The New York State Office of Mental Health selected 19 Delivery System Reform Incentive Program clinics to participate in a year-long learning network where clinics are encouraged to build relationships and learn from one another throughout training from the AIMS Center and Qualis Health.
This project hopes to gain valuable insight about how to best care for depressed mothers, especially in clinics serving low-income populations.
Poor mental health is a major public health issue that robs millions of people of their chance to lead healthy and productive lives. Depression alone doubles overall healthcare costs, worsens other medical conditions, and results in a staggering loss of productivity at work. In underserved rural areas in the WWAMI (Washington, Wyoming, Alaska, Montana and Idaho) region, a severe shortage of mental health providers compounds these problems.
MHIP helps low income or safety net populations throughout the state of Washington by integrating high quality mental health treatment into primary care settings using collaborative care.
COMPASS is a collaborative care model designed to treat patients in primary care experiencing depression as well as diabetes and/or cardiovascular disease.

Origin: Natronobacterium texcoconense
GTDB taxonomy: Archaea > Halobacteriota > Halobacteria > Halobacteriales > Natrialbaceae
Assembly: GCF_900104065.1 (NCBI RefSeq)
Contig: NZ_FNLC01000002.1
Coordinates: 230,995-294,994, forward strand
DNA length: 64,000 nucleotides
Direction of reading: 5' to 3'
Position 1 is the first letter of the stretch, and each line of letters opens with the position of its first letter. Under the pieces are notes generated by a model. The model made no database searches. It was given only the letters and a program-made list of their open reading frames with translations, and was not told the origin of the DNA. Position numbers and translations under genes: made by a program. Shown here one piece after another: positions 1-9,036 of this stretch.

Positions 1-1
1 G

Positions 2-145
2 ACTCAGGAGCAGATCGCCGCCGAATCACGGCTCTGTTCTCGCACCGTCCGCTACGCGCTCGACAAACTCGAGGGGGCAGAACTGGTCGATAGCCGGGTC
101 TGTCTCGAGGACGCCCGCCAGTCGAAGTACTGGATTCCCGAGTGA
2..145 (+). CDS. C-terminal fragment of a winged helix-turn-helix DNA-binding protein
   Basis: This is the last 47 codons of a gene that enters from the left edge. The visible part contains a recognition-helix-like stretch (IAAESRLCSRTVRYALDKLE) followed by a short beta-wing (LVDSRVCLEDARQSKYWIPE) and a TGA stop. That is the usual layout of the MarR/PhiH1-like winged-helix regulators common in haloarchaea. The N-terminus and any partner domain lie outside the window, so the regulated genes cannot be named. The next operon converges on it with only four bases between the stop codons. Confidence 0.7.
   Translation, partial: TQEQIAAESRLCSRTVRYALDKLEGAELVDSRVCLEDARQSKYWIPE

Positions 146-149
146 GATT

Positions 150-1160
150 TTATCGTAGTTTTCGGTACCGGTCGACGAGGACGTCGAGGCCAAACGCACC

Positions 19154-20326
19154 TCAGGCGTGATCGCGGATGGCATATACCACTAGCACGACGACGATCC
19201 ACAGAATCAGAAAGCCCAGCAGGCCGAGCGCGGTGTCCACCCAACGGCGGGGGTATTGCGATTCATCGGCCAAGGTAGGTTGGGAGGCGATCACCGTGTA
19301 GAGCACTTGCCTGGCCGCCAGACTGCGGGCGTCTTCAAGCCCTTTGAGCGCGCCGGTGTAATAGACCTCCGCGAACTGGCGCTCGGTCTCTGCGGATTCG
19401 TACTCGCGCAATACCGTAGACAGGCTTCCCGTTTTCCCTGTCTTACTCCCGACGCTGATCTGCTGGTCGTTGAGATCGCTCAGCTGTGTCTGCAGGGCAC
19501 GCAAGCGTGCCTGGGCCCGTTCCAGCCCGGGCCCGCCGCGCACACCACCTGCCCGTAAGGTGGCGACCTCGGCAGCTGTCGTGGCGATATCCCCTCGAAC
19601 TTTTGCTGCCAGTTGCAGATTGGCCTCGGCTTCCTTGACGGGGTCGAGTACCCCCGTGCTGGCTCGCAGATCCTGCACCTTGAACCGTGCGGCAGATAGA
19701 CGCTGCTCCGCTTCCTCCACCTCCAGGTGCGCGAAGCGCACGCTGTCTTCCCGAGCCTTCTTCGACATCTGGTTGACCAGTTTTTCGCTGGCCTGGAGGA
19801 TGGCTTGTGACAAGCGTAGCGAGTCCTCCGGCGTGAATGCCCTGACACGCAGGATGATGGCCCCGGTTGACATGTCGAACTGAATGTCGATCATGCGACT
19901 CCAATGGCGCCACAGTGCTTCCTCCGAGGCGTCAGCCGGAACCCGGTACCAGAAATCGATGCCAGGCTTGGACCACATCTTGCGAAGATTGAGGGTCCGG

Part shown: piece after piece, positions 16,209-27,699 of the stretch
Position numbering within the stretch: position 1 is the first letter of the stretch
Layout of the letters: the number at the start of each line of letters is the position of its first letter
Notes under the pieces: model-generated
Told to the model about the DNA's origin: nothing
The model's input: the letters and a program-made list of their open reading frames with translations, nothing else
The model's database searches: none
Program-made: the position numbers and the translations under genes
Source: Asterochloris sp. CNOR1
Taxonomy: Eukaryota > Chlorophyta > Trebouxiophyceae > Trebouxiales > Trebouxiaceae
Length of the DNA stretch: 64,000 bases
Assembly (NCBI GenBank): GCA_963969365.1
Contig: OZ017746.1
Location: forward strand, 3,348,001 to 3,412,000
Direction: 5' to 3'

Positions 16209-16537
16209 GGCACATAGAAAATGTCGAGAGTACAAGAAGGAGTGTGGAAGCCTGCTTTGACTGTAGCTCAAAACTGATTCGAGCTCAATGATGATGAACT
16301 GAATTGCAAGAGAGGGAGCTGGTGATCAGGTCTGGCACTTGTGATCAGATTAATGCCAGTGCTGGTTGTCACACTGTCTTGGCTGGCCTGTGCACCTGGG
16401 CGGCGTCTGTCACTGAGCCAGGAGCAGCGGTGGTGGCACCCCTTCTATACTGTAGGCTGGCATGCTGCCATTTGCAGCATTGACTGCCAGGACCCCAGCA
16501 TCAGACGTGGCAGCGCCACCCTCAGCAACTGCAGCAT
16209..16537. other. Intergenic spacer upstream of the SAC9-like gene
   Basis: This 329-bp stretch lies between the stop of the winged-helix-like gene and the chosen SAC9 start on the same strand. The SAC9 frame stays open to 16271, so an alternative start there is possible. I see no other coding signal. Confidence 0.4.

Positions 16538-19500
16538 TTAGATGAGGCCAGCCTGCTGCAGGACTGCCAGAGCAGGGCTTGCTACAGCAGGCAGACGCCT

In partnership with Healthier Washington, the Washington State Department of Health (DOH) launched The Practice Transformation Support Hub (Hub). The Hub is a 2.5-year project that will provide WA State practices with the training, coaching, technical assistance, and tools needed to achieve the goals of integrating physical and behavioral health services, moving from volume to value-based services, and improving population health through clinical community linkages.
Montefiore Medical Center's Bronx B-HIP aims to improve care for both pediatric and adult patients with a variety of behavioral health conditions through implementation of the Collaborative Care model.
BHIP uses collaborative care to bring mental health treatment into UW Neighborhood Clinics, a system of primary care clinics located throughout greater Seattle.
Many older adults are reluctant to seek depression treatment yet may participate in community-based programs or have close relationships with family and friends. This project explores different ways of engaging older adults in the treatment of depression.
The AIMS Center is partnering with Santa Clara County Mental Health Department of California to provide training and implementation coaching in support of their Collaborative Care Initiative for depression, anxiety, and PTSD in several FQHC's, FQHC look-alikes, and county public health clinics.